At the Red Herring conference in Boston on June 28, a panel of industry leaders, in a session entitled “The New Frontier in Search” was asked by the moderator whether there will “be any major breakthroughs in semantic search in the next ten years.” The answer from all four including Jeff Cutler of Answers.com and Doug Leeds of Ask.com was an unequivocal , “NO!” I have a list of over 30 companies working on or publicly “sniffing around” the semantic search marketplace. Others are sure to be engaged in stealth work so “not in ten years” is hard to digest but who really knows?

Also at Red Herring, in an interview with EMC’s Mark Lewis, he emphasized a compelling issue for enterprise search, “security,” namely authentication for permission to view search results. In another panel session moderated by Judy Hurwitz on SOA, the security issue was even more dominant as speakers discussed the complexities of integrating heterogeneous applications in a SOA environment while maintaining security integrity. As the number of variables in the architecture rises, so too the technical difficulties of making secure content really secure in search.

The Enterprise Search landscape is pretty crowded with companies that are more focused on helping us find what is in the organization than what is on an enterprise’s Web site. Summarizing the challenges these vendors face is the aforementioned article, “Enterprise Search: Seek and Maybe You’ll Find.” Their market is my beat but grappling with the realities of serving such diverse audiences is a serious necessity.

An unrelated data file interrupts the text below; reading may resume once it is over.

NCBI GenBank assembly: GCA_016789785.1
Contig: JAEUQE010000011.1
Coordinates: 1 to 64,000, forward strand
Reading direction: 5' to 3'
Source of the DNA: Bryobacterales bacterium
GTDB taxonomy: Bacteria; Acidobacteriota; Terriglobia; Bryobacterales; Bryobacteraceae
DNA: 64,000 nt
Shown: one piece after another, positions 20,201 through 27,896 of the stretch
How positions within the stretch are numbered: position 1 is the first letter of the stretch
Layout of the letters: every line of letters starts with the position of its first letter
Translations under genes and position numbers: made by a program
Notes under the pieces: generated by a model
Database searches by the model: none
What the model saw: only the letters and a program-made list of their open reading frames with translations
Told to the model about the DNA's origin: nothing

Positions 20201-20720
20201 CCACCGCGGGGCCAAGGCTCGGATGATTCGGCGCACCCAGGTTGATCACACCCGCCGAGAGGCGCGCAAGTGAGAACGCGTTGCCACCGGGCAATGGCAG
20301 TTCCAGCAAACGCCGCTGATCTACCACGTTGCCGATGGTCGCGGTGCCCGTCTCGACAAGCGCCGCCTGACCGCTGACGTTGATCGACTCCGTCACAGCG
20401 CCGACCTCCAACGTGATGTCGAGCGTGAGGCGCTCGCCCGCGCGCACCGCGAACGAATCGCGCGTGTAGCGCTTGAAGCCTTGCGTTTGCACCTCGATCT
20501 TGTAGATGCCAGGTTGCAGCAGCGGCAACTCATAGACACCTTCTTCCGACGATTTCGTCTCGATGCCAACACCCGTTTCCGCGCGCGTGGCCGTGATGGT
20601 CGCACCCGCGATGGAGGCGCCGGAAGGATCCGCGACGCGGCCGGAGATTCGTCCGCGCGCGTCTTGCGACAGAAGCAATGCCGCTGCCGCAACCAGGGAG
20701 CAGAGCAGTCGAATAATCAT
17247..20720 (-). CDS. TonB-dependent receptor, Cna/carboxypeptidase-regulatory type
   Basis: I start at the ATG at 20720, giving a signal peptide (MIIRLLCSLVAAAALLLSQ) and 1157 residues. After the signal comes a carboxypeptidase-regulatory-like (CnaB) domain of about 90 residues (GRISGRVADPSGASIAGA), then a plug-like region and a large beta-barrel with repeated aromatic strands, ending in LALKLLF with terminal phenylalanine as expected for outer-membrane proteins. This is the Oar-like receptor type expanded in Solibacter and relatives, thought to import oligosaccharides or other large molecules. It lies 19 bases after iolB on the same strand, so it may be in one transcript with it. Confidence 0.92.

OK, this blog entry is already too long but you get the idea. The fact that the New York Times has recently had at least one article a week relating to search technologies is really a business marker. While search was introduced to professional searchers 35 years ago, it has been a real sleeper for most of the decades since. Web technology is truly the enabler of so much that makes search work for the masses in so many environments. It’s pretty clear that although search is ubiquitous in the workplace, its commodity status and the normalizing of enterprise search protocols are still a few years off. It is going to be interesting to see who stumbles and who prevails of the current bumper crop of offerings. Or will another disruption take us into more innovative forms of search?

Stay tuned for the next six months – I’m predicting more shakeout in the industry and more adoption of different flavors of search in more organizations. Trying to keep up will be the primary challenge.